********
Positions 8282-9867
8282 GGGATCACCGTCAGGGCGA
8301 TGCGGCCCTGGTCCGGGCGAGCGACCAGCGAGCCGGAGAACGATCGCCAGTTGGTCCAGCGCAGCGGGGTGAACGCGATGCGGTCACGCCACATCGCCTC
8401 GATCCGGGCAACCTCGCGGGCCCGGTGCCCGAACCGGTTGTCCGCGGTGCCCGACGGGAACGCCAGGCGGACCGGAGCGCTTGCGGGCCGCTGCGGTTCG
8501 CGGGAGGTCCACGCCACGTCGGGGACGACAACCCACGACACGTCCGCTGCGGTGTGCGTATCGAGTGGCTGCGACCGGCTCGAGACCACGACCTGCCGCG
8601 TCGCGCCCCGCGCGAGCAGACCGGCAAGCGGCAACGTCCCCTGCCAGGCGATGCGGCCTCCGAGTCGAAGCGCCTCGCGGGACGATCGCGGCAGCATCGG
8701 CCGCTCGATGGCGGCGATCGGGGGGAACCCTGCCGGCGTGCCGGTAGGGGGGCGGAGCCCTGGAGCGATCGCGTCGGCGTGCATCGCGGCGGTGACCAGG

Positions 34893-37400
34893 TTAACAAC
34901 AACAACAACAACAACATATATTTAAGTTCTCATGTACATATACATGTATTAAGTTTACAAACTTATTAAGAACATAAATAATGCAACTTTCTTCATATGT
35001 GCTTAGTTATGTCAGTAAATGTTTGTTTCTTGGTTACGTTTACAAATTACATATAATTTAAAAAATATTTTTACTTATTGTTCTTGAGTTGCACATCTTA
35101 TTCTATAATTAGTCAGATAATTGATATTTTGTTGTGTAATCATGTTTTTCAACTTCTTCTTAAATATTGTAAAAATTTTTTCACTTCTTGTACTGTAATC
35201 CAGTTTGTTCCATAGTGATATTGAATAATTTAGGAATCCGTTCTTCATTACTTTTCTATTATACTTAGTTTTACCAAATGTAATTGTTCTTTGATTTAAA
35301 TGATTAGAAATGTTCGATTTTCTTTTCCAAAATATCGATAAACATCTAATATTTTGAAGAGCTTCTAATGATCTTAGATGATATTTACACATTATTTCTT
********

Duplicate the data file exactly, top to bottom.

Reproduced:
Positions 8282-9867
8282 GGGATCACCGTCAGGGCGA
8301 TGCGGCCCTGGTCCGGGCGAGCGACCAGCGAGCCGGAGAACGATCGCCAGTTGGTCCAGCGCAGCGGGGTGAACGCGATGCGGTCACGCCACATCGCCTC
8401 GATCCGGGCAACCTCGCGGGCCCGGTGCCCGAACCGGTTGTCCGCGGTGCCCGACGGGAACGCCAGGCGGACCGGAGCGCTTGCGGGCCGCTGCGGTTCG
8501 CGGGAGGTCCACGCCACGTCGGGGACGACAACCCACGACACGTCCGCTGCGGTGTGCGTATCGAGTGGCTGCGACCGGCTCGAGACCACGACCTGCCGCG
8601 TCGCGCCCCGCGCGAGCAGACCGGCAAGCGGCAACGTCCCCTGCCAGGCGATGCGGCCTCCGAGTCGAAGCGCCTCGCGGGACGATCGCGGCAGCATCGG
8701 CCGCTCGATGGCGGCGATCGGGGGGAACCCTGCCGGCGTGCCGGTAGGGGGGCGGAGCCCTGGAGCGATCGCGTCGGCGTGCATCGCGGCGGTGACCAGG

Positions 34893-37400
34893 TTAACAAC
34901 AACAACAACAACAACATATATTTAAGTTCTCATGTACATATACATGTATTAAGTTTACAAACTTATTAAGAACATAAATAATGCAACTTTCTTCATATGT
35001 GCTTAGTTATGTCAGTAAATGTTTGTTTCTTGGTTACGTTTACAAATTACATATAATTTAAAAAATATTTTTACTTATTGTTCTTGAGTTGCACATCTTA
35101 TTCTATAATTAGTCAGATAATTGATATTTTGTTGTGTAATCATGTTTTTCAACTTCTTCTTAAATATTGTAAAAATTTTTTCACTTCTTGTACTGTAATC
35201 CAGTTTGTTCCATAGTGATATTGAATAATTTAGGAATCCGTTCTTCATTACTTTTCTATTATACTTAGTTTTACCAAATGTAATTGTTCTTTGATTTAAA
35301 TGATTAGAAATGTTCGATTTTCTTTTCCAAAATATCGATAAACATCTAATATTTTGAAGAGCTTCTAATGATCTTAGATGATATTTACACATTATTTCTT